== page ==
serosorting


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serosorting

(sēr′ō-sort″ing) [ sero- + sorting]
Selection of a sexual partner on the basis of shared disease status, e.g., of an HIV-negative partner if one is also HIV-negative. It is a way of limiting the spread of infection and reducing the risks of the partners.
References in periodicals archive ?
Serosorting and sexual risk behaviour according to different casual partnership types among MSM: the study of one-night stands and sex buddies.
The value of serosorting in HIV prevention remains controversial, but HIV-serosorting clearly does nothing to protect an HCV-negative sex partner from hepatitis viruses.
Do men who have sex with men use serosorting with casual partners in France?
Serosorting is associated with a decreased risk of HIV seroconversion in the EXPLORE Study Cohort.
Although serosorting may lower the risk of picking up HIV infection, it does not cut the risk of picking up a new STI.
Hence it is also important to provide MSM with accurate information regarding the effectiveness of other means of HIV risk-reduction employed here, including serosorting, strategic positioning and HIV treatment.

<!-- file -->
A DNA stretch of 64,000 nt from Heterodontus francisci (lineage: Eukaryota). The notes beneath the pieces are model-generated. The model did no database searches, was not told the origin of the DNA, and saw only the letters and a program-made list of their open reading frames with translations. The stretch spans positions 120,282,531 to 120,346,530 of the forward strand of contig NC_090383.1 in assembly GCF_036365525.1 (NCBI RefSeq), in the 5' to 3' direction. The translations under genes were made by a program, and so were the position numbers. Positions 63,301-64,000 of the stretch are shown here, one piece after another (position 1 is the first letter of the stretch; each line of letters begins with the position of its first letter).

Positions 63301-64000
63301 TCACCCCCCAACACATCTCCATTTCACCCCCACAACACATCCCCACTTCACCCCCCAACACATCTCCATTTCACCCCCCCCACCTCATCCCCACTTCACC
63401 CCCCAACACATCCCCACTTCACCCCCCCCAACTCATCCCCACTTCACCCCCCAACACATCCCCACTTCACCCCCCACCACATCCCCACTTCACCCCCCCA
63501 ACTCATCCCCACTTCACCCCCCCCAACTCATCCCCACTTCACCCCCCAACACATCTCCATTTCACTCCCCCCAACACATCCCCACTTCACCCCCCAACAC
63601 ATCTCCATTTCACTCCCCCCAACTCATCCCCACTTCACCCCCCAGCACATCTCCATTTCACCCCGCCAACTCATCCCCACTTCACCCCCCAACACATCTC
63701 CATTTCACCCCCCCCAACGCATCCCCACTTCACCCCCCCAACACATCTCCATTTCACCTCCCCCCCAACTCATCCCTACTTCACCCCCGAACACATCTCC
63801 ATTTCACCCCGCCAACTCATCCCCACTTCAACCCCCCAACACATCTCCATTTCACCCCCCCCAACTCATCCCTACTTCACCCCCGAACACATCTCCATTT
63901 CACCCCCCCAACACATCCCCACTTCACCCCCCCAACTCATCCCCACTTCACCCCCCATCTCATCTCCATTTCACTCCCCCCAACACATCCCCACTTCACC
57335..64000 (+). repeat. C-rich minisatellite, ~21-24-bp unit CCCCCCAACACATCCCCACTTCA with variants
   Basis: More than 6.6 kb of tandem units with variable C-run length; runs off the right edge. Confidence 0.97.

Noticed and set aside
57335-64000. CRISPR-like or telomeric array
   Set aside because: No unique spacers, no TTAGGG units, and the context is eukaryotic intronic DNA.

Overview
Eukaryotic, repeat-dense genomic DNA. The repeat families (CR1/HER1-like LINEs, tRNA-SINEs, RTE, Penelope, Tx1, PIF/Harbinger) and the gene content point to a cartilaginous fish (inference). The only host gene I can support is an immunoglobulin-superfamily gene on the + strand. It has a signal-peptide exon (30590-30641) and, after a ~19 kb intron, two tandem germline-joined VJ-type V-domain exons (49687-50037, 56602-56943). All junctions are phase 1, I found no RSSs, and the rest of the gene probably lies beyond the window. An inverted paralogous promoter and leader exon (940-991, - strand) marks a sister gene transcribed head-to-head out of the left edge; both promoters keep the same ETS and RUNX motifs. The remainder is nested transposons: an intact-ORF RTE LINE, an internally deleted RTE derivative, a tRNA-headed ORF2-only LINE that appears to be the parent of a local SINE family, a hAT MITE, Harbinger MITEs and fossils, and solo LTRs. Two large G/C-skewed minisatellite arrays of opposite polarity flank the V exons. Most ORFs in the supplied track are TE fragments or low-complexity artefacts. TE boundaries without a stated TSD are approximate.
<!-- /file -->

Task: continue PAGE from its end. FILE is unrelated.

Higher blood and seminal HCV viral loads (3) among HIV-infected MSM could increase the likelihood of sexual transmission, particularly in sexual networks with a high prevalence of HIV serosorting (i.
A mathematical model of HIV transmission dynamics with data from a 2003 study of 400 MSM in Seattle, Washington, showed that predicted population-level HIV prevalence as well as an individual's risk of acquiring HIV decreases when the odds of serosorting are increased.
A move toward serosorting following acute HIV diagnosis: part 1 of 4 on findings from the NIMH Multi-site Acute HIV Infection Study.
The increasing number of infections in young men could be linked to some "shifting from always using condoms as a primary risk reduction strategy to non-condom strategies, such as serosorting," which involves picking sex partners based on HIV status, said Richard Wolitski, the CDC acting director for HIV/AIDS.
In serosorting, men who know they are HIV positive modify their behavior depending on their partner's HIV status, such that they have sex only with other men who are positive, or always use a condom when having sex with a negative partner, or ensure that the positive partner is always the receptive partner when having anal sex with a negative partner because of the perceived lower risk of transmission.
This practice of serosorting relies on men having been tested for HIV, and testing regularly.